My Global Anaesthesia Fellowship And How It Shaped My UK Clinical Work
Why Did You Decide To Do An Anaesthesia Fellowship?
What Anaesthesia Fellowship Did You Do?
I first saw the ZADP fellowship advertised before I started anaesthetic training, and immediately knew I wanted to be involved. The ethos of ZADP as a sustainable partnership – the focus on capacity building, supporting Zambian anaesthetists as they became leads for the program, and a longer-term relationship with the hosting institution – really appealed to me. I was keen to avoid turning up, doing some teaching, and then leaving without a plan for how to sustain or build on the training delivered, and ZADP had been doing this for years with their support of the Zambian anaesthesia training programs.
I also had fond memories of Zambia as a medical student – I’d done a community health project outside Lusaka and the people had been so welcoming, and the country was so beautiful – so I jumped at the chance to spend some more time there!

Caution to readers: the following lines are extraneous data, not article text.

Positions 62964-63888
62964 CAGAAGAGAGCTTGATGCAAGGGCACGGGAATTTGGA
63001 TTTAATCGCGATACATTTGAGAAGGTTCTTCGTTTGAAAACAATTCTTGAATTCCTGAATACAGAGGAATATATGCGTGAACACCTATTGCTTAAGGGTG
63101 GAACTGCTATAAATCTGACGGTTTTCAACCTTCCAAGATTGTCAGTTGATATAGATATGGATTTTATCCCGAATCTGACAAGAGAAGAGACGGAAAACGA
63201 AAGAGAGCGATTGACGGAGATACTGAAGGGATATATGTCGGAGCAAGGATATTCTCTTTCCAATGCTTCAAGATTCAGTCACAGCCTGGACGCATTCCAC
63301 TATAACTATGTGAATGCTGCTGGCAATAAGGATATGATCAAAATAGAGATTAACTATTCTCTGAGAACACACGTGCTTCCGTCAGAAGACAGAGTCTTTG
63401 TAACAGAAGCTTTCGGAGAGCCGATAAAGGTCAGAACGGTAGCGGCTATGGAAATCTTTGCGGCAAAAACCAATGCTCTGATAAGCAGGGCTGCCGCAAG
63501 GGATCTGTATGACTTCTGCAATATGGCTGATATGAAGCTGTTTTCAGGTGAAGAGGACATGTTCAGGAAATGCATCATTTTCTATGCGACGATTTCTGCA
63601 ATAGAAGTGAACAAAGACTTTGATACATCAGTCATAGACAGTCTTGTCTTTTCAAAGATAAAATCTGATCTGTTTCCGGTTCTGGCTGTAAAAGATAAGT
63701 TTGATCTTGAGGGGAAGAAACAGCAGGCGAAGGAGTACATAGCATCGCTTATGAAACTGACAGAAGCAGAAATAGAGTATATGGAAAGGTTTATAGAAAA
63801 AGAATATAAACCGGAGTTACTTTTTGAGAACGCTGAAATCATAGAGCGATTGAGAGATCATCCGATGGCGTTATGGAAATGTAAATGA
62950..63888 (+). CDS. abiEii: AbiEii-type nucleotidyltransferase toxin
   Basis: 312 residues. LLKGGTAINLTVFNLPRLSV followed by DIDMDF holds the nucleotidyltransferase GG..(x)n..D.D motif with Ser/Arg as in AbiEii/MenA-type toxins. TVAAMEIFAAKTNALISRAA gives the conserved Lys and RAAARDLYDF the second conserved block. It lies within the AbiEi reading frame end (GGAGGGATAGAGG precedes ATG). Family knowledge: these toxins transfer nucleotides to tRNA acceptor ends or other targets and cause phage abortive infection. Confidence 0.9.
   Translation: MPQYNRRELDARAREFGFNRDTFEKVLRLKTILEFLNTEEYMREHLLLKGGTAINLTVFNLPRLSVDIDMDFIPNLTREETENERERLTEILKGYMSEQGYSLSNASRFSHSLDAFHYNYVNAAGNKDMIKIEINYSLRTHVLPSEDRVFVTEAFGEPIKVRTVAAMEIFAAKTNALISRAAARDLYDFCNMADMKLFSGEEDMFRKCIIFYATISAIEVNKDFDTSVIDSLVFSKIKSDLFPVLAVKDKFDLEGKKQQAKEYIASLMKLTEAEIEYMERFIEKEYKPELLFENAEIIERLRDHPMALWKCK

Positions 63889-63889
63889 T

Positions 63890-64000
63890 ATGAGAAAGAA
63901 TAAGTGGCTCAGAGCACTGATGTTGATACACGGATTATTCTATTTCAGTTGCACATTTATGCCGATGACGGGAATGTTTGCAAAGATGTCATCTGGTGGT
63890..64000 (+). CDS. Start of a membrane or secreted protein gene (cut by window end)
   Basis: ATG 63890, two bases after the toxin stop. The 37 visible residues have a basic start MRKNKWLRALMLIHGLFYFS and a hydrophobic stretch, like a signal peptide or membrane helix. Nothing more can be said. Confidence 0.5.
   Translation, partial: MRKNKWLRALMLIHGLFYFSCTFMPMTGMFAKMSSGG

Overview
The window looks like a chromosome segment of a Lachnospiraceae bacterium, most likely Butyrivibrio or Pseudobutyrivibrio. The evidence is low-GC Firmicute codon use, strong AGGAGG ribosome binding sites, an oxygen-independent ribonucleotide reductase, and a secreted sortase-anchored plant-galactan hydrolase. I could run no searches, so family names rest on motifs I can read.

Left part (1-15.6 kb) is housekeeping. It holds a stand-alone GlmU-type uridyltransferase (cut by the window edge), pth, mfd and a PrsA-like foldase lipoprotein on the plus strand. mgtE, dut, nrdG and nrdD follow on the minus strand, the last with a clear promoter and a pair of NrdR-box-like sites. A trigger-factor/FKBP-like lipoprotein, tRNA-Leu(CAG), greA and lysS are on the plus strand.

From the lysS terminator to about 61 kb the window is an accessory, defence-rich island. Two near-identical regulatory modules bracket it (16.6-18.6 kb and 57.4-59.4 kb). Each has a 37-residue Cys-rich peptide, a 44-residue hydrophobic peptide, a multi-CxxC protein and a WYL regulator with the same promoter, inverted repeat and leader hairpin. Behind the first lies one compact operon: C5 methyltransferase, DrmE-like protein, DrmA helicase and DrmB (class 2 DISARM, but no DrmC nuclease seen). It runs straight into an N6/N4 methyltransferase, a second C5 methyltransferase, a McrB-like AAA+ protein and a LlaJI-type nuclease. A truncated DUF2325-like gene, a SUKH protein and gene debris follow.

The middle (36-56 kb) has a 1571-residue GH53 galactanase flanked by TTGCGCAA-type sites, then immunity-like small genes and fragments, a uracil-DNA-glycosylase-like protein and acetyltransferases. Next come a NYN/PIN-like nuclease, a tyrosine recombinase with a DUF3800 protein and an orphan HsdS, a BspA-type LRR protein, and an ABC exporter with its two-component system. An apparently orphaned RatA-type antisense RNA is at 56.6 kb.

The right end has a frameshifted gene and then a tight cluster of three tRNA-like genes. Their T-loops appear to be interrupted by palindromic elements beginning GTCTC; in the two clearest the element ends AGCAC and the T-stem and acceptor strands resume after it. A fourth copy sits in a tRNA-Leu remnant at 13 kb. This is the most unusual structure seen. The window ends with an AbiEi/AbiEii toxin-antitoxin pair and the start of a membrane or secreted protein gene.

The structure of my fellowship ended up evolving slightly with time due to changes in personal circumstances and the Covid-19 pandemic. When I applied in January 2020, ZADP had a well-established program of visiting fellows and I interviewed for a 6-month fellowship. The pandemic arrived shortly afterwards and, in common with the rest of the world, everything changed. I saw how ZADP had to bring a temporary halt to in-country volunteering, but admired how the partnership had continued and evolved to deliver online training support, buddying, and advocacy campaigns.
What did your ZADP Fellow role involve?
Myself and another Fellow based ourselves in Lusaka, predominantly at University Teaching Hospital (UTH) which is Zambia’s large tertiary hospital and provides anaesthesia services for adult and paediatric elective and emergency cases in all specialties except cardiothoracics and major vascular.
Pre-Covid there were usually 4-6 in-country volunteers in the department at a time, with a longstanding routine for junior and senior teaching (similar to primary and final FRCA level in the UK). During the pandemic the regular teaching moved online, and the aim when we arrived was to strike the balance with this new hybrid model of teaching – the remote fellows continuing with theory-based teaching and the in- country fellows focusing on clinical activities.